This is really interesting research -- which in part shows that dogs developed the ability to digest grains early on. Not an argument that dogs should get a cereal-full diet -- but does suggest that a firm 'anti-grain in dog food' stance -- which gets a lot of mileage on the internet!! -- is actually misguided and that intolerance for grains in dog food is likely, not a common issue at all. Here's a WebMD blog post, passed along by Telegraph columnist Pet the Vet. The blog post is easy to understand and is very balanced in suggesting the directions one could go with feeding -- and cautioning strongly against most dog foods that simply contain poor quality feed grade ingredients:

http://www.petmd.com/blogs/thedailyv...s-and-starches

Interestingly, genetic sequencing shows that dogs have a number of genetic changes in their genome that enables them to digest grains and starch and thus benefit from their vitamins and minerals.

a study published in Nature magazine proved that dogs’ domestication complements environmental and geographical changes associated with their role as companions to humans. It’s proven in their genes, which have evolved similarly to man’s and reflect dogs’ ability to digest grains and starches.

...

“Ten genes with key roles in starch digestion and fat metabolism also show signals of selection. We identify candidate mutations in key genes and provide functional support for an increased starch digestion in dogs relative to wolves. Our results indicate that novel adaptations allowing the early ancestors of modern dogs to thrive on a diet rich in starch, relative to the carnivorous diet of wolves, constituted a crucial step in the early domestication of dogs."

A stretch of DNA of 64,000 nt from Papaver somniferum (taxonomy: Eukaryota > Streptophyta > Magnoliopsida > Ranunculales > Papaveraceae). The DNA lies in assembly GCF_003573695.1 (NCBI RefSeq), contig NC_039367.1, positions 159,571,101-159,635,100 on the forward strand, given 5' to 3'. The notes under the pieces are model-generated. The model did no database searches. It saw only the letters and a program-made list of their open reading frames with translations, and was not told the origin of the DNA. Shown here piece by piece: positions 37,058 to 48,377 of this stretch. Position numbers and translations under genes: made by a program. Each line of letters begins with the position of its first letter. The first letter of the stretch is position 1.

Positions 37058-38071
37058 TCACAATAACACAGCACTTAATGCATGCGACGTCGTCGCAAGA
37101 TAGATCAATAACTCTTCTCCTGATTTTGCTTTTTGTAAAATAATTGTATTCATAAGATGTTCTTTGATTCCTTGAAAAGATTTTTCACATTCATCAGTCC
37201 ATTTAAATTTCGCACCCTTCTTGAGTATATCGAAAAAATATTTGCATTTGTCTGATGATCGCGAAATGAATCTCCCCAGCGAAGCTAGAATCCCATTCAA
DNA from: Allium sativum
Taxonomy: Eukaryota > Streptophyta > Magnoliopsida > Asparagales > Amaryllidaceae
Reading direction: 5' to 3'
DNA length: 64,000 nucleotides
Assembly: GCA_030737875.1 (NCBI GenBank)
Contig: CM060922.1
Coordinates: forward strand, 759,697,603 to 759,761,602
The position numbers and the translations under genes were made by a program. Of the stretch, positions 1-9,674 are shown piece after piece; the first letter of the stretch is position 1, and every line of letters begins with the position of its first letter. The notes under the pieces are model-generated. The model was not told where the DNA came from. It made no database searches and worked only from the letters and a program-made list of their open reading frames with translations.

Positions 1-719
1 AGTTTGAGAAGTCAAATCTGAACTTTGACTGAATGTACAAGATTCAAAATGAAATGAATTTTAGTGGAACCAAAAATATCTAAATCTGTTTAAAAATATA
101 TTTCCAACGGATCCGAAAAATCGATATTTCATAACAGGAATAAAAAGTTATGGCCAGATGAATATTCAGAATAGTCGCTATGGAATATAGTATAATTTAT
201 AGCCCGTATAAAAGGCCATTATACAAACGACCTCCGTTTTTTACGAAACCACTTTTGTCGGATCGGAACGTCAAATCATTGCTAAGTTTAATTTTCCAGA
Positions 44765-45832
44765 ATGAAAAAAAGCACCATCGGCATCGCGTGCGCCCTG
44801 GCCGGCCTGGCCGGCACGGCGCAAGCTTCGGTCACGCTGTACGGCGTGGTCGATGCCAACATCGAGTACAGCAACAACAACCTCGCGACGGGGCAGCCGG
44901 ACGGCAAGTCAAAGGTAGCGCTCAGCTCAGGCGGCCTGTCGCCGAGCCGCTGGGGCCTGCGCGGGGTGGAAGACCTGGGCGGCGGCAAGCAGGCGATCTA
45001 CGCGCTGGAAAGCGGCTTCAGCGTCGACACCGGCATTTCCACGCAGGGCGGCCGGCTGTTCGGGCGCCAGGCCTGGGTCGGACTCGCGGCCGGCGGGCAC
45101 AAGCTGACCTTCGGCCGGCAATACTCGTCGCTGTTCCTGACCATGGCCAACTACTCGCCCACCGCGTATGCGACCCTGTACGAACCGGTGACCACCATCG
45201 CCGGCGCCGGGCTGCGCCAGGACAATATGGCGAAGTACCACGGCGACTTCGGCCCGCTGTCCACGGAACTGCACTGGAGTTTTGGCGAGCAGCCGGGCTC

Even though today’s dogs can digest grains and starches, I don’t recommend that such nutrients form the majority of a dog’s diet. Any grains or starches made to be consumed by our pets should be whole-food based, cooked, and included in a small to moderate quantity (30% or less of the volume of a particular meal), complementing the larger percentage of meat, vegetable, and fruit ingredients.

Although commercially available and home prepared diets that are 100 percent free of grains and starches are popular, there are nutritional benefits stemming from their inclusion. Whole grains like brown rice, barley, etc., are good sources of minerals (Selenium, Manganese, etc.) and can even serve as substrates (pre-biotics) on which beneficial bacteria (pro-biotics) grow. Starches like russet and sweet potatoes, banana, etc., are rich in vitamins (A, B6, E, etc.) and minerals (Potassium, Manganese, etc.).
This research is ironic in timing, as an Irish distributor of (excellent) raw food just wrote a booklet arguing how dogs are almost entirely carnivores. This research suggests not. It also would not match research of various canid diets which showed that coyotes for example -- who would probably be similar to early domestic dogs in that they are opportune eaters and hang about close to human settlements, scavenging -- eat a certain amount of fruit etc.